You can trellis just about any climbing or vining type of plant, including tomatoes, cucumbers, pole beans, peas, and more.

And you can buy a trellis, too. 

You can use the fence surrounding your garden!

Plan Out Where Things Will Go

Regardless of the planting style you choose, make sure you take the time to plan out where everything will go.

Don’t plant all vegetables at the same time.

Cool-season plants will grow best in the cool weather of early spring, while warm-season plants will only grow well once the soil has a chance to warm up.

Therefore, you’ll be staggering some planting times and need to consider this when mapping out your garden.

You should plan on planting taller plants (like sweet corn) on the north side of your garden. 

That way, they won’t shade your shorter plants.

If you have trellising plants, like peas, grow them so they have supports to climb up as soon as they mature.

Most vegetable gardens consist of annual plants, but if you plan on growing perennials like rhubarb or asparagus, it’s a good idea to put these in a raised bed so you don’t disturb them.

Finally, consider staggering some of your plantings. 

You don’t have to plant all of your lettuce seeds at once.

Vegetable Gardening for Beginners

What Vegetables Are Good for Gardening for Beginners?

Now that you know where and how to plant your garden, it’s time to consider the best vegetable plants to grow.

There are plenty of vegetables to grow in the beginner garden.

The most accessible vegetable gardens for beginners will include plants like lettuce, herbs, radishes, zucchini and summer squash, carrots, beets, peppers, spinach, kale, green beans, and tomatoes.

Grow plants that you want to grow and that your family will eat.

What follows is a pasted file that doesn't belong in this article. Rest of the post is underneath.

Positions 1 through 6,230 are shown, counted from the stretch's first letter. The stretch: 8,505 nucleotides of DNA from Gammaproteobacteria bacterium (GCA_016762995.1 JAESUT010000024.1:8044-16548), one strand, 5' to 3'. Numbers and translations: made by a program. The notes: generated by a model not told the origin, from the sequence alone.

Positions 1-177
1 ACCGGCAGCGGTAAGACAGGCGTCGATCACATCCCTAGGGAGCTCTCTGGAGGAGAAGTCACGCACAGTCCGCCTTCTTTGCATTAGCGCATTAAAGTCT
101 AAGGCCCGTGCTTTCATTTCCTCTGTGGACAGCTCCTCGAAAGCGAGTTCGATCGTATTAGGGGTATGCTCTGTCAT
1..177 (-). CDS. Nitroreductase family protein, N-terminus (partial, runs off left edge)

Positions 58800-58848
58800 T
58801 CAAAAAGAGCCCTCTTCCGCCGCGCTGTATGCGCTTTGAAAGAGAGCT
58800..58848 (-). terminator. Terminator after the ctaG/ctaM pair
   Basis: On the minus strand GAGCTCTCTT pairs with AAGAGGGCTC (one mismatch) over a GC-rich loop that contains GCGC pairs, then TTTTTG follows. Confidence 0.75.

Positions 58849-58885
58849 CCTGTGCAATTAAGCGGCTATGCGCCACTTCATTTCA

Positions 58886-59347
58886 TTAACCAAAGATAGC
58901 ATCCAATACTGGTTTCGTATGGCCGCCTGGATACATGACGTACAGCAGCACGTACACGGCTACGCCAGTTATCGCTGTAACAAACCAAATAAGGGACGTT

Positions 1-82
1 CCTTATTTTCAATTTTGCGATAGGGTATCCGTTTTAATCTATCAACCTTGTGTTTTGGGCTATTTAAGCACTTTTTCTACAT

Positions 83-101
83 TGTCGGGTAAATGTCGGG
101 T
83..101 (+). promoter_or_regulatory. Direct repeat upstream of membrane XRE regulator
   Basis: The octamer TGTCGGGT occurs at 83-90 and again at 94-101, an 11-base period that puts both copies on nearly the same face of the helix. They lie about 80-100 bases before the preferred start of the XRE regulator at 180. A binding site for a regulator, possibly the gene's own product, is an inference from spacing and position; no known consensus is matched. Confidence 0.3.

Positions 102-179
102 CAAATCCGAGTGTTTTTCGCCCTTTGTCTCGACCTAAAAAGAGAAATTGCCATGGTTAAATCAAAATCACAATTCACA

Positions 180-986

Once you start perusing seed catalogs, it’s far too easy to get carried away. It’s great to get your kids involved too.

Choose plants you like to eat, and don’t get too crazy with growing oddball varieties just because they are cool colors or have fun names.

Start small and start simple with your first vegetable garden!

Also, be realistic about how much your family will eat. It doesn’t matter how much you like to eat tomatoes.

If you can’t eat pounds upon pounds of tomatoes each week, it doesn’t make sense to plant dozens of plants.

Gardening for Beginners: You Need to Decide to Start With Seed Packets or Seedlings

Choosing whether to start with seedlings or seed packets will depend mainly on your preferences as a gardener and what plants you’re thinking of growing.

If you live in an area with a short growing season, you’ll almost always have to start plants with long growing seasons (like tomatoes and peppers) early from seed indoors.

You can save time by purchasing seedlings that someone else has already started at your local nursery.

However, for some plants, like carrots, it doesn’t make sense to buy plants started from seed because they don’t transplant well.

Plants like carrots, lettuce, beets, and corn are far easier to start from seed outdoors – and many can be created in the early spring to give you enough time for a decent harvest.

What Month Do You Start a Vegetable Garden?

You can start a vegetable garden during virtually any month of the year. 

However, most gardeners begin planning and planting in the early spring.

If you plan to start some of your seeds indoors, check the times listed on the seed packet to know when you need to do so.

You can count back from the harvest date or time to maturity. 

Knowing the time on the packets will give you an idea of how early you need to germinate indoors.

I recommended sowing seeds after the last frost for most plants that are grown outdoors.

Some, like kale and carrots, can be planted before this date, but others are frost-sensitive and will not survive a late-season frost.

Caring For Your Garden

greens raised bed

Now that you’ve planted your first garden, all that’s left to do is take good care of it!